Finches in Utah

17 Finches in Utah: Discover Vibrant Avian Diversity

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Its state bird is the yellow-billed, gray-winged California gull. A rather clever bird with something of a sweet tooth, it is known to be rather partial to cherries.

Utah’s avian mascot is also not averse to requesting for food from beachgoers — or pilfering it if need be.

This rather intrepid gull is merely one of 466 bird species in Utah. There is also the red-shouldered hawk which is rather fond of watching bird feeders in the winter months for a tasty snack.

Colorado’s western neighbor is also home to a varied selection of delightful finches, too. As a matter of fact, it is home to more of these passerines compared to several states.

There are 17 finch species in Utah, including rosy finches, rose finches, and goldfinches. Here you will get to know what they look like and where and when they appear within the Beehive State.


  • Scientific Name: Fringilla montifringilla
  • Length: 6 inches
  • Weight: 0.8 – 1.02 ounces
  • Wingspan: 10 inches

Bramblings are an alluring blend of gray, black, orange, and white. Their wings exhibit a barred pattern while their chest is mostly orange and white.

Both genders are similar in pattern and hue, although males are more vibrantly colored compared to females.

Bramblings may be spotted as vagrants in Utah, as well as California, Nevada, Colorado, and the western part of the United States, in general.

However, they are more likely to be found in Alaska. These colorful finches which also bear a close resemblance to chaffinches prefer to spend the winter in southern Europe and breed in its northern regions.

Evening Grosbeak

Evening Grosbeak
  • Scientific Name: Hesperiphona vespertina
  • Length: 6 – 9 inches
  • Weight: 1.4 – 3 ounces
  • Wingspan: 12 – 14 inches

A rather large species of finch, evening grosbeaks prefer a mainly granivorous diet like several of their relatives. They are particularly fond of ash, box elder, and maple seeds. However, they also enjoy a few beakfuls of berries, maple syrup as well as deciduous buds, and also feed on insects.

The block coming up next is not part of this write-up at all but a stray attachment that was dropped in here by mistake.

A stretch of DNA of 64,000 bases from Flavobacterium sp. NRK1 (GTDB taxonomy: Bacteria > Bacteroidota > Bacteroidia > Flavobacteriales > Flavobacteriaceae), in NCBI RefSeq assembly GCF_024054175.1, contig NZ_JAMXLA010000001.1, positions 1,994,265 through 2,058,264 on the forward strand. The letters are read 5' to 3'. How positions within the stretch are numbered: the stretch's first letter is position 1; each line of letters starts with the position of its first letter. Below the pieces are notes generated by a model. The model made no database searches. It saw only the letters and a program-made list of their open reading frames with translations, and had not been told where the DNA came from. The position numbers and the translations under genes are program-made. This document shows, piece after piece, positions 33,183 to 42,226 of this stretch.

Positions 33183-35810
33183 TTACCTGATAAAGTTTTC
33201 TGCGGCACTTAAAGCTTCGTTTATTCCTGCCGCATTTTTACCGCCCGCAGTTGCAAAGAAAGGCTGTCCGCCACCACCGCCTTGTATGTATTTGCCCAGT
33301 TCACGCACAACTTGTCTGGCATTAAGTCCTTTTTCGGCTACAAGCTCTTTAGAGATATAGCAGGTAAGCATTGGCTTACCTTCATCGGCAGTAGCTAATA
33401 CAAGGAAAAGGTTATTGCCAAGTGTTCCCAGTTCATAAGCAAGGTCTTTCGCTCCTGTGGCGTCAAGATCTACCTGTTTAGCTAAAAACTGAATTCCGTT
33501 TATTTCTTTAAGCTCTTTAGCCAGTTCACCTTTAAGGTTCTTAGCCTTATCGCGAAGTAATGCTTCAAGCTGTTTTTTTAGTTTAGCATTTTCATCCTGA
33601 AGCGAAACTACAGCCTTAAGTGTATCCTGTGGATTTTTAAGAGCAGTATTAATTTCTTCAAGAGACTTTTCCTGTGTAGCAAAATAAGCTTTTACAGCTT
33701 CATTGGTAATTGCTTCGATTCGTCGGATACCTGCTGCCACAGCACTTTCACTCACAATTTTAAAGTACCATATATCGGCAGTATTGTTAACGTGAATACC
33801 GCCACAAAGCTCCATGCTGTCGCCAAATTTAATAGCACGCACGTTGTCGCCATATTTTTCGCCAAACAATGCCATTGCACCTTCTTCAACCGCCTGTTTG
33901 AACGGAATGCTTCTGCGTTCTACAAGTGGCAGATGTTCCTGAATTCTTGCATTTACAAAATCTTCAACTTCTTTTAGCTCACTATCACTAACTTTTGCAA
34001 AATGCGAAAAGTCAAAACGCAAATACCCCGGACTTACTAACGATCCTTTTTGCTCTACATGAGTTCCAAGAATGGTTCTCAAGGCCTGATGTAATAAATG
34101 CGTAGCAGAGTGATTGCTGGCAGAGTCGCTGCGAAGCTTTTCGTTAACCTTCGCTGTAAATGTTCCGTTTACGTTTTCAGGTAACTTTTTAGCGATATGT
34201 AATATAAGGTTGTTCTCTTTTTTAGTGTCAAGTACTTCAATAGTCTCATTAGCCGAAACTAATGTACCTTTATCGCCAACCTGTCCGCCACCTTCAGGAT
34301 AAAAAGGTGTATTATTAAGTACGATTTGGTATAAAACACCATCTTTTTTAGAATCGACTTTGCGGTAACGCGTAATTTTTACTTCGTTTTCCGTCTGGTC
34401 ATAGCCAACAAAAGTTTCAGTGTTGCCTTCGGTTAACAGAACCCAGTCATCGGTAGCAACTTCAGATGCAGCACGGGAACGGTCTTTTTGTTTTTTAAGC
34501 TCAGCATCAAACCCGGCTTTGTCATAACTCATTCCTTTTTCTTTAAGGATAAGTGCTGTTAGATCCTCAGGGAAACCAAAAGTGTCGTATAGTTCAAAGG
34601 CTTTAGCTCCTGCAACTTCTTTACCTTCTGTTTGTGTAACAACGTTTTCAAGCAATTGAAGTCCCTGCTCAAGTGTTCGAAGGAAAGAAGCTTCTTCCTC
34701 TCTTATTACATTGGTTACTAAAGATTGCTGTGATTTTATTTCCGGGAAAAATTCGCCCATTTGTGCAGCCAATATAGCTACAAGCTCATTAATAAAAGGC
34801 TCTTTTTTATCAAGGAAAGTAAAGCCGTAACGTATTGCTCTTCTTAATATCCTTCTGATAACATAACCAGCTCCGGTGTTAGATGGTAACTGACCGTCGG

Males of the species are mustard colored except for their heads which are a rich brown with a bold yellow stripe above the eyes, and their wings which are black with a large white wedge at the center. Females are a cool gray with yellow at the neck. Both genders have a rather large beak which is especially useful for handling large seeds.

Evening grosbeaks can be found in northcentral Utah as well as its southwest.

Pine Grosbeak

Pine Grosbeak
  • Scientific Name: Pinicola enucleator
  • Length: 9 inches
  • Weight: 2 – 3 ounces
  • Wingspan: 13 inches

The colors of this large finch are red, black, and white, in males. Their heads, chests, mantles, and rumps are red, while their wings and tails are black-edged with white.

Those colors are exchanged for gray, brown, black, and white, in females which have brown heads and breasts, grey chests, mantles, and rumps. Their wings are however similar in pattern and coloration to males’.

The range of this species extends from northeast to southwest Utah. Pine grosbeaks can also be found in neighboring Nevada, Arizona, and Colorado.

Gray-Crowned Rosy-Finch

Gray-Crowned Rosy-Finch
  • Scientific Name: Leucosticte tephrocotis
  • Length: 5.5 – 6.3 inches
  • Weight: 0.8 – 2 ounces
  • Wingspan: 13 inches

This species can be found on Alaska’s Aleutian and Pribilof islands all year long. Breeding populations can also be found throughout the state, in British Columbia, and Alberta. Nonbreeding populations can also be found in the western United States, including Utah with the exception of its extreme south. They are mostly found during winter.

This species prefers to build its nest in rocky areas including cliffs or among large rocks. Both genders take parental care seriously and are engaged in feeding their young, insects. Adults prefer buds, leaves, and seeds. They are also partial to salt.

Gray-crowned rosy finches are covered in a rich brown flushed with pink which also can be found on their dark wings. Their heads are the only part of them that are gray and form a striking contrast with their black foreheads.

Black Rosy-Finch

Black Rosy Finch
  • Scientific Name: Leucosticte atrata
  • Length: 6.5 inches
  • Weight: 2 – 3 ounces
  • Wingspan: 13 inches

This species is covered in dark brown plumage heavily flushed with pink and gray at its undersurface. Its wings are predominantly black but are also significantly covered in the same light colors as its abdomen. The black rosy-finch also has a gray head which contrasts with its black mask.

It can be found in Utah all year round in the northeastern and central parts of the state. It also spreads to the northwest, east, and southeast, during winter.

Permanent populations can also be found in northeastern Nevada, southeastern Oregon, eastern Idaho, southwestern Montana, and northwestern Wyoming.